The average female employee works for free for the equivalent of two months per year due to the UK’s gender pay gap, according to analysis from the Trades Union Congress (TUC).
The research, released on Women’s Pay Day today (4 March 2020), the date on which female employees start getting paid compared to their male counterparts, also found that, despite progress in closing the gender pay gap, women receive on average 17% less than men in the UK, and work the equivalent of 63 days for free.
The analysis also found that the largest gender pay gap, of 33.7%, is in the financial and insurance industries, where female employees for more than a third of the year (123 days) for free.
Northern Ireland has a gender pay gap of 10.1%, with women working for 37 days for free, while Scotland and Wales have pay gaps of 14.3% and 14.5%, with women working 52 and 53 days for free, respectively.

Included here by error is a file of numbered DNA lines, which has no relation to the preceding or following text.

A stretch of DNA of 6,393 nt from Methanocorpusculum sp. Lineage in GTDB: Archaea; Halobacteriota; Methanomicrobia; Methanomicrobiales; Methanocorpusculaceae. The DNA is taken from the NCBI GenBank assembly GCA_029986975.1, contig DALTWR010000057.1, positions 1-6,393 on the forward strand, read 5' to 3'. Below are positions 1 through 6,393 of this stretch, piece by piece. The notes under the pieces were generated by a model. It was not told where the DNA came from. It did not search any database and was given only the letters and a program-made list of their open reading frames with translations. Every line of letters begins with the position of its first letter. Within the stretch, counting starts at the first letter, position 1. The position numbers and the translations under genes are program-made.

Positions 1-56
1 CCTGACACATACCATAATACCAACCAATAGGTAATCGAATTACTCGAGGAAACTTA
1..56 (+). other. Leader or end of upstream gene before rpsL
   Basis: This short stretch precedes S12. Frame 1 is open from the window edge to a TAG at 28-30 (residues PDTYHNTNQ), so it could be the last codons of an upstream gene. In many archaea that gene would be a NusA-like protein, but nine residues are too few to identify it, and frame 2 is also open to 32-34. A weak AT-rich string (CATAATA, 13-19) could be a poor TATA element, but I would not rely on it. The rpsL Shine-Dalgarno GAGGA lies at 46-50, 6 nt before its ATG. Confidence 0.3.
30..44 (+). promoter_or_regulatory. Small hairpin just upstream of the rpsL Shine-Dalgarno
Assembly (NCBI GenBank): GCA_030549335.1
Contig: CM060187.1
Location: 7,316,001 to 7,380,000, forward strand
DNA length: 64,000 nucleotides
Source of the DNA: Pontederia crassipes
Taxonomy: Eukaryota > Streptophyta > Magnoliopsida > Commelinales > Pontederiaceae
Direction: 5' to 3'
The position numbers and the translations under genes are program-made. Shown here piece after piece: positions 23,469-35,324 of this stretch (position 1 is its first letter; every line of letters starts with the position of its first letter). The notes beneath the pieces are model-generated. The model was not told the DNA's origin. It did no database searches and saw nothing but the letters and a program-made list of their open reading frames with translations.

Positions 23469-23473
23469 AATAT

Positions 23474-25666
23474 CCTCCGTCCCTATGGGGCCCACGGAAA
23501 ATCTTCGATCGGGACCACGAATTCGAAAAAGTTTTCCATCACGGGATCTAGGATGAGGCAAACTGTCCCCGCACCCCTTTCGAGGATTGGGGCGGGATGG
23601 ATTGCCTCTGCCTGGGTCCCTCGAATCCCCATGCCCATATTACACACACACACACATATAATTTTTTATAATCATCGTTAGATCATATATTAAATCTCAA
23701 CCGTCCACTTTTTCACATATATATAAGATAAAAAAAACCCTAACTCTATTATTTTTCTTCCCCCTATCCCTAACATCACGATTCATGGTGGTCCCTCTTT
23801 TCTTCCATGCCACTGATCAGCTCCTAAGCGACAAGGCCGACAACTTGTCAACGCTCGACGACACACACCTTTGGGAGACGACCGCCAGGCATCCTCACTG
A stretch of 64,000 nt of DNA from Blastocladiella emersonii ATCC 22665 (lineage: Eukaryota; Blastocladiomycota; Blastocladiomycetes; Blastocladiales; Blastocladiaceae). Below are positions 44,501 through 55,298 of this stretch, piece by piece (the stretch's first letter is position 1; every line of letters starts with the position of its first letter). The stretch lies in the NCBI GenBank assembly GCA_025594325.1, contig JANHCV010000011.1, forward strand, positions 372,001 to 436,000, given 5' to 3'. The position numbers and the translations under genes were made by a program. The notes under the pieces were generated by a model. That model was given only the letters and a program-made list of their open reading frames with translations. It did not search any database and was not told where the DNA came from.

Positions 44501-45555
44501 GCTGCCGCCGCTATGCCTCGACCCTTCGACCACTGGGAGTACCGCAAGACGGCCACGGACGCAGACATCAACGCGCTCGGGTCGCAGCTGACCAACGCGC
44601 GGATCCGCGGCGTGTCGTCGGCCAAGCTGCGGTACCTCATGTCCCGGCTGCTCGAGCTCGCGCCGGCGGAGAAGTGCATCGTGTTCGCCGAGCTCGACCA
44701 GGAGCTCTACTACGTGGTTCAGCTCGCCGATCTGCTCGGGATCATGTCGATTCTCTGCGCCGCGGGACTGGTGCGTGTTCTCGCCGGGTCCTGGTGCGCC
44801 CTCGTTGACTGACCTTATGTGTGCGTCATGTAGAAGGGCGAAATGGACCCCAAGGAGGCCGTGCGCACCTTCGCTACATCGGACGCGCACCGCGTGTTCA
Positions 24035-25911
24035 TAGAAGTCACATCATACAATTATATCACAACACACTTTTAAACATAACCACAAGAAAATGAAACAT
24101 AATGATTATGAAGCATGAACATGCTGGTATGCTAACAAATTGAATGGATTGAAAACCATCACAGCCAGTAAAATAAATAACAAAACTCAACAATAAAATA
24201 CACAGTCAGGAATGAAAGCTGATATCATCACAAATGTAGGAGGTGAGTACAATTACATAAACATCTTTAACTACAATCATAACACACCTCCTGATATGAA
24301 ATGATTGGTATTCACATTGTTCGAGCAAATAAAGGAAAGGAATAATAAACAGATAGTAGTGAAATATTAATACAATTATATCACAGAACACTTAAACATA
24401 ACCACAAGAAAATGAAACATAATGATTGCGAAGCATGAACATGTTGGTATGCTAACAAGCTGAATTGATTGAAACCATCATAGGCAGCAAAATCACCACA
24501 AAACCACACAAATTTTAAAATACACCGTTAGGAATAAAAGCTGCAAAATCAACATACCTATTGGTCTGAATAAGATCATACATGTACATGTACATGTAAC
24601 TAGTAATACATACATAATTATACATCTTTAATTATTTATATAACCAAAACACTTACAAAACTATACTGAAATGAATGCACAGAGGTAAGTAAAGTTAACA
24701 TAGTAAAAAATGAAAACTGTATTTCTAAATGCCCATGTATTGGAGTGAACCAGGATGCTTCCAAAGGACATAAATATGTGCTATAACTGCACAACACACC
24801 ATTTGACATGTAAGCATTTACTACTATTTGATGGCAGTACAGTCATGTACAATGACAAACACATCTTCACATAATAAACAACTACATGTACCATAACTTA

In the education field, the gender pay gap is 25.4%, or 93 days, while in professional, scientific and technical jobs, the average woman must wait 88 days.
The TUC estimates that at the current rate of improvement, it will take until 2067 to overcome pay gaps and achieve pay parity between men and women.
Frances O’Grady, general secretary at the TUC, said: “Our economy is stacked against working women. At this rate, it will take another 50 years to close the gender pay gap. No more excuses: government must get on and sort the gender pay gap now.
“Just publishing gender pay gaps isn’t enough. [Employers] must be required to explain what steps they’ll take to close their gender pay gaps, and bosses who don’t comply with the law should be fined.
“And employers must do more to help women balance family responsibilities and work. Flexible working should be a day one right for everyone at work.
“Every year, unions help thousands of women get the pay they deserve. And workplaces that recognise unions are more likely to have family-friendly policies and fair pay. That’s why every woman should be in a union.”